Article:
With this in mind, SAP and UNFPA (the United Nations Population Fund) have partnered to create a dashboard for analyzing information related to the world at 7 billion. Using it to look at a country like Pakistan, for instance, you can see that 21% of its 42 million children are enrolled in secondary school. This is 1 in 5. And of these, 43% are girls. If you are a young parliamentarian in Pakistan, or a policy expert, or just someone seeking more accountability from your representatives, this is powerful information to have – to argue for better education for the generation that is growing up, particularly girls.
Until recently, an analysis of this sort would have taken months of aggregating data from hundreds of spreadsheets from schools, departments and government agencies. It would have been complicated and costly. Today, thanks to tools using data from multiple U.N. agencies, anyone can access and analyze this information. The data and – even more significantly – a tool to analyze it are now in the hands of the people, not just in Pakistan, but also for countries across the globe.
For some, it may seem hyperbolic to claim that the latest technology can fix so many problems. And, of course, much of what needs to be done to address far-reaching challenges like food security and health-care inequity involves hard work and substantial capital investment.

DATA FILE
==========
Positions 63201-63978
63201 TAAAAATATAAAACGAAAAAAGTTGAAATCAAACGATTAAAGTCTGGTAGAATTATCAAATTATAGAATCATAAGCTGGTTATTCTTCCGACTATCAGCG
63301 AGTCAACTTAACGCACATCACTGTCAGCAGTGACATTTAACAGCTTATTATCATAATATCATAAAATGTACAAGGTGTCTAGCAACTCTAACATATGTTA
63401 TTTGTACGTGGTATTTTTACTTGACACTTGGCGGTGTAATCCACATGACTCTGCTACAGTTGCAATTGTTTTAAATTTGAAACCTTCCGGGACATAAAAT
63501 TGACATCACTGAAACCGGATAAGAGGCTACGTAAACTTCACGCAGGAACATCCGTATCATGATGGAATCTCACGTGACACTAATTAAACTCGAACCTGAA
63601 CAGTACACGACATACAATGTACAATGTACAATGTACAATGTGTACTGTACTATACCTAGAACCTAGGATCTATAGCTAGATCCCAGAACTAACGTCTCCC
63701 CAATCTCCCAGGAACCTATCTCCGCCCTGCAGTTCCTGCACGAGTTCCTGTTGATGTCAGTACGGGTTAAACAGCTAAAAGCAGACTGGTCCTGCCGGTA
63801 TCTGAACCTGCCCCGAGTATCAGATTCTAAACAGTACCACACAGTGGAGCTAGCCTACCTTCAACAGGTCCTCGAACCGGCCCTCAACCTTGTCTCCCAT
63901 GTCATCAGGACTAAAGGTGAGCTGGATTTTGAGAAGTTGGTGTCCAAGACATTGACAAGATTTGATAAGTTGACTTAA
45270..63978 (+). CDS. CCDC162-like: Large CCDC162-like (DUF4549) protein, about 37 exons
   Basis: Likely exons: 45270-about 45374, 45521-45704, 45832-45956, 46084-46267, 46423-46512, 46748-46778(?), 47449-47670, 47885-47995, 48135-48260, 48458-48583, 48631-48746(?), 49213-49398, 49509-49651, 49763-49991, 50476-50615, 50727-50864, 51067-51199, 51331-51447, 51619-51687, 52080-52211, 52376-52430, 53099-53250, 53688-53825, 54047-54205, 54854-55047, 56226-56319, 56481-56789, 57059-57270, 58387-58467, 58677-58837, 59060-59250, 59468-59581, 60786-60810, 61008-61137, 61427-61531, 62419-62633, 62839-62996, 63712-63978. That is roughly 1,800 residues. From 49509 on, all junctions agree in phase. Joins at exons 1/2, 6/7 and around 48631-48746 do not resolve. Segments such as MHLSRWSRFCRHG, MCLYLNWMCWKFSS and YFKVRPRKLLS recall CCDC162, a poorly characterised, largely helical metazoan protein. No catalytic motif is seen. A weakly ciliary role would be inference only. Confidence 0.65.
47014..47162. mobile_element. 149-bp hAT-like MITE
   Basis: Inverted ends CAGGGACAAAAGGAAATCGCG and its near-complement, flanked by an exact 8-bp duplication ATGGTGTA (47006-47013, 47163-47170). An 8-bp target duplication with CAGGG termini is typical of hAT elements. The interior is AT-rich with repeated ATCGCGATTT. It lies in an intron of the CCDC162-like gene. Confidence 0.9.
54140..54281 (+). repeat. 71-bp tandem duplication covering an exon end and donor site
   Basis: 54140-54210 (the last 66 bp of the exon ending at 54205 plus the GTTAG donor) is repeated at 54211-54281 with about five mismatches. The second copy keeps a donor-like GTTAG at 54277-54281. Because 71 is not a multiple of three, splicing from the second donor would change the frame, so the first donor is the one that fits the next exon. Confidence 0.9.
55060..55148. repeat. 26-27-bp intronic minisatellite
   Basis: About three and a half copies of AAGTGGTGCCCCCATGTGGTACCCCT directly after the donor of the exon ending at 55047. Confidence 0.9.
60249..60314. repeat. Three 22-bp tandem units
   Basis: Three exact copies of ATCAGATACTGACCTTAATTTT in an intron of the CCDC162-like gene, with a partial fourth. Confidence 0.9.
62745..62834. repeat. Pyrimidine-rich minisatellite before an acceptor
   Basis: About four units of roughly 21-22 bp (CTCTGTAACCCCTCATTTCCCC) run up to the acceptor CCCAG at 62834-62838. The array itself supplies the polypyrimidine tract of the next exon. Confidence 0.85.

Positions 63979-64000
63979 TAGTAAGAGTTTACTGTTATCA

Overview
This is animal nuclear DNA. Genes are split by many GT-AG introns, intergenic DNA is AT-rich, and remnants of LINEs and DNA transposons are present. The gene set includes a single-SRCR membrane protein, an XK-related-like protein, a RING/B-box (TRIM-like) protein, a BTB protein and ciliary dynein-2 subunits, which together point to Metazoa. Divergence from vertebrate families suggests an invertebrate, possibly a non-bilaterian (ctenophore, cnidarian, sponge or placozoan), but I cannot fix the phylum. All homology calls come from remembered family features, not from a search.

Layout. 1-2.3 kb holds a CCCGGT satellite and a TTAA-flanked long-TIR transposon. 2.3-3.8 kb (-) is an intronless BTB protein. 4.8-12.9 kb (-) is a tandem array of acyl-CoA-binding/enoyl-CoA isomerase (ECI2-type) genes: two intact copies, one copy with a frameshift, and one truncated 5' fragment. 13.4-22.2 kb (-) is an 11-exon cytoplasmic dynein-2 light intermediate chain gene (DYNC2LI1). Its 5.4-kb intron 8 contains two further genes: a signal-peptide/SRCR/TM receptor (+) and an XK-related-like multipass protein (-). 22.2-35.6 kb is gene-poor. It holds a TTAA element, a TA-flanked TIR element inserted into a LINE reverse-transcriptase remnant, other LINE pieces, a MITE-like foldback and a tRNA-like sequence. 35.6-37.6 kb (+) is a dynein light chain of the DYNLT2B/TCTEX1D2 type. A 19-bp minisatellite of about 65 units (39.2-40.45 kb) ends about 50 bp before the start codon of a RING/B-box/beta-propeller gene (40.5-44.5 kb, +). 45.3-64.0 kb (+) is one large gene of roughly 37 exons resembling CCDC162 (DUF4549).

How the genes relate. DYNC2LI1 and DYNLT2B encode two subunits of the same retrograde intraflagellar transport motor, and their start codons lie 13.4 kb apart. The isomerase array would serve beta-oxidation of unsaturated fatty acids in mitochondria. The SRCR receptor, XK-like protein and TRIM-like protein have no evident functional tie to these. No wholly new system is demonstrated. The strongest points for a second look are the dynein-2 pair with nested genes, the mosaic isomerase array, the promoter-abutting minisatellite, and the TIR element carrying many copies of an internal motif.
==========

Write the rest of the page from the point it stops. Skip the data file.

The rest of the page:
But new technologies can help citizens ensure that available funding and the sweat of dedicated individuals do not go to waste. The clock is ticking, and it is up to us to show leadership, build partnerships and make investments to address this challenge for billions of today and the ones to follow.
(The views expressed in this article are solely those of Jim Hagemann Snabe and Babatunde Osotimehin.)
Gathering and analysing the data, primarily a research process, able to be undertaken by both individuals and organizations, inside universities and think tanks, and outside both, is one thing.
Finding the political will, spine, courage and discipline to act on that information and its analysis is quite another.
The optimism expressed by these two individuals is commendable; it is unlikely that governments, based on the current evidence from all quarters of the globe, will provide the collaborative political vision, courage and will to put into place the necessary collaborative measures that would see:--
- the world's starving find food,
- the world's dying find health care,
- the world's dispossessed find shelter and work,
- the world's illiterate find education...
- the world's thirsty find safe and clean drinking water
- the world's unemployed and underemployed, find appropriate work
- the world's victims find peace and solace and comfort
- the world's criminals and terrorists find justice and a cessation of their misguided ambitions
- the world's leaders find strength to tell the truth in public, to all their people
- the world's bankers and financiers find their ethical compass in empathy and compassion
- the world's corporate executives find balance in their pursuit of profit and social utility
- the world's poets, artists and composers find their voices and compositions heard and appreciated